This note is not about the push to use lab and imaging more appropriately. It is about a decision facing many physicians in the U.S, that will have profound effects on the remainder of their career. The decision comes down to answering one of two questions:
“Who do I partner with?”, or
“Who should I partner with next?”
I don’t use the term “partner” in the legal sense, although a Joint Venture, or other arrangement that is legally a partnership, might offer a possibility of addressing the question at hand. The real issue is finding something bigger than a small practice, and certainly bigger than a solo physician, meaning a group, an employer, etcetera - to move into the future with.
Dealing with the second question first will assist in understanding the possibilities of the first. For some physicians, the situation has already progressed to finding the next partner as they move away from their first failed attempt at “partnering”. The scenario is most commonly something like this: the local hospital went on a hiring spree a few years ago, acquired lots of physicians’ practices; paid large purchases prices to those physicians that owned physical assets and very generous 2 to 3 year salaried contracts. And now the contracts are ending. In the next round of contracting physicians are faced with drastically reduced guaranteed salaries (if any guarantee at all), productivity-based compensation (RVUs are most common, but raw patient numbers, or even dollars generated are being proposed also), quality metrics (if bonuses are to be possible), and expectations of participating in “performance improvement councils”.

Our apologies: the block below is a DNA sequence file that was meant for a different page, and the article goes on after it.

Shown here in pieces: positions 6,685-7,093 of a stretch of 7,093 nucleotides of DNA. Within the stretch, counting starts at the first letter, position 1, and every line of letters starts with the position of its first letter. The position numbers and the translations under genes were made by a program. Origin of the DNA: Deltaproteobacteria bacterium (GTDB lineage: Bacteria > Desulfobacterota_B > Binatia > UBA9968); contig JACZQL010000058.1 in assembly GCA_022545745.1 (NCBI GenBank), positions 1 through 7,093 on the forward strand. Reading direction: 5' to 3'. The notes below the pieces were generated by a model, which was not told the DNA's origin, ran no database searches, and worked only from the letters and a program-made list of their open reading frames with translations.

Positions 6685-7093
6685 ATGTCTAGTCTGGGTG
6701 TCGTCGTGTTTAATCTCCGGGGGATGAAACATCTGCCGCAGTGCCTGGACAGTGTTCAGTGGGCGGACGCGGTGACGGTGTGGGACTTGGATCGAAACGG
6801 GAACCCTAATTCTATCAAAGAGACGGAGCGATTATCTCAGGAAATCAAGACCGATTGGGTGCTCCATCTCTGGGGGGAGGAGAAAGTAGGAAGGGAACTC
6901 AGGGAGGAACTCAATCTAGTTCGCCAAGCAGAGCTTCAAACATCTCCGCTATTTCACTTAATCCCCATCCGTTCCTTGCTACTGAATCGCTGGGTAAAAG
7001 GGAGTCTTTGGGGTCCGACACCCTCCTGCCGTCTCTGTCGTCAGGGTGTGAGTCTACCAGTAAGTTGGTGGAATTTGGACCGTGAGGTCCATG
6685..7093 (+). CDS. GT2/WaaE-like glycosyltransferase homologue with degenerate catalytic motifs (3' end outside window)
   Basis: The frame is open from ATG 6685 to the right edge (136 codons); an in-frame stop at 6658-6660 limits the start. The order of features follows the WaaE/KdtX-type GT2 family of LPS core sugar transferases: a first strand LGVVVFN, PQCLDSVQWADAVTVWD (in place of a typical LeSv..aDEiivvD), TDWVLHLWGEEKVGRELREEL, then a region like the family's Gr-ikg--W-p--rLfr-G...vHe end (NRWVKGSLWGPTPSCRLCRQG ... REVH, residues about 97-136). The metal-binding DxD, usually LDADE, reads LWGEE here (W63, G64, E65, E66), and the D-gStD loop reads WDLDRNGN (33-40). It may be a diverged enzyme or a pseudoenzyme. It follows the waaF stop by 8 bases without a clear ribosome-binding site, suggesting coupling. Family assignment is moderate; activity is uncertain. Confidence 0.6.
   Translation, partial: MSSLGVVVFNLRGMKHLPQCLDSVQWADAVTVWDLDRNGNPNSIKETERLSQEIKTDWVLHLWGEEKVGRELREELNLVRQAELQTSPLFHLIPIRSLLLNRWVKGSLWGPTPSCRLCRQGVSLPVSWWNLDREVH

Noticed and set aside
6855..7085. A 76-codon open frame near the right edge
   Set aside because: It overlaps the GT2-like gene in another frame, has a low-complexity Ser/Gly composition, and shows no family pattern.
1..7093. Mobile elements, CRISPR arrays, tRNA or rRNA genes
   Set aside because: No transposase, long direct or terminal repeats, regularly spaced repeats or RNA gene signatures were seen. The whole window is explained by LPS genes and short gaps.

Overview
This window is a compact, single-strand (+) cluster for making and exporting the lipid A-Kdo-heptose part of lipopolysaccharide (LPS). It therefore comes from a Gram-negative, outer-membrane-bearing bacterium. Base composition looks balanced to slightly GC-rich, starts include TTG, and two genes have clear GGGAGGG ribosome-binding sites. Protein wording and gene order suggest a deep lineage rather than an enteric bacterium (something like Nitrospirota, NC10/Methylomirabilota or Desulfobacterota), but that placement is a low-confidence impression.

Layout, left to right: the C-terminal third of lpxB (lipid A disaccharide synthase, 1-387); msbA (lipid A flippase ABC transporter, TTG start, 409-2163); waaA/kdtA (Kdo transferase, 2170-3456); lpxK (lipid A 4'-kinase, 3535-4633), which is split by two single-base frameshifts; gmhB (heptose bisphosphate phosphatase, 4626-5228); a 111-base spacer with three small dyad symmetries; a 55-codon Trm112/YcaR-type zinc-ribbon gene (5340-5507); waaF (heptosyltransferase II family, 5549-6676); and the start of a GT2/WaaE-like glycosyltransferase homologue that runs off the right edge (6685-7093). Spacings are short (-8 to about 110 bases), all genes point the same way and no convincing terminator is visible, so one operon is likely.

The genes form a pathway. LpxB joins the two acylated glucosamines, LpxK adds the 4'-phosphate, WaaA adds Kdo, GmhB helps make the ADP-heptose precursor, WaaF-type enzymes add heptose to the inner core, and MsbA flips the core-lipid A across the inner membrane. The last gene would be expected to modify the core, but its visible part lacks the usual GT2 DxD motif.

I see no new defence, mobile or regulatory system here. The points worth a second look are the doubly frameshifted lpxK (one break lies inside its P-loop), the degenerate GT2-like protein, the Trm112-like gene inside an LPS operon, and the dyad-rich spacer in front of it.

Faced with these changes, it is not difficult to understand why many physicians feel victims to a “bait and switch” con game. On top of the pure financial hit they will suffer if “productivity” targets are not made (almost always requiring an increase in patients per day), many see the “councils” as the very management “stuff” they thought they had left behind when they became employees. And many considering leaving the employment arrangement discover that the non-compete clause in their contract could be serious obstacle to switching to any new arrangement locally.
The physicians that are struggling with, “Who should I partner with next?”, are not just those previously in private practice, but include many academic physicians faced with practice plan changes that are very similar to their community colleagues’ experiences (for a recent example, See: Charleston Post and Courier). It seems that most medical school practice plans share with the large hospital system the reality of declining revenues associated with any movement toward Pay-4-Value (fewer services in the traditional source of “brick-and-mortar” based services), annual deficits of $80,000 to $180,000 per physician (they were over-paid to effect the acquisition), and in many cases lagging quality metrics. Status quo is not an option for the hospital system nor the academic center, especially as they realize that these financial relationships could be legally challenged. .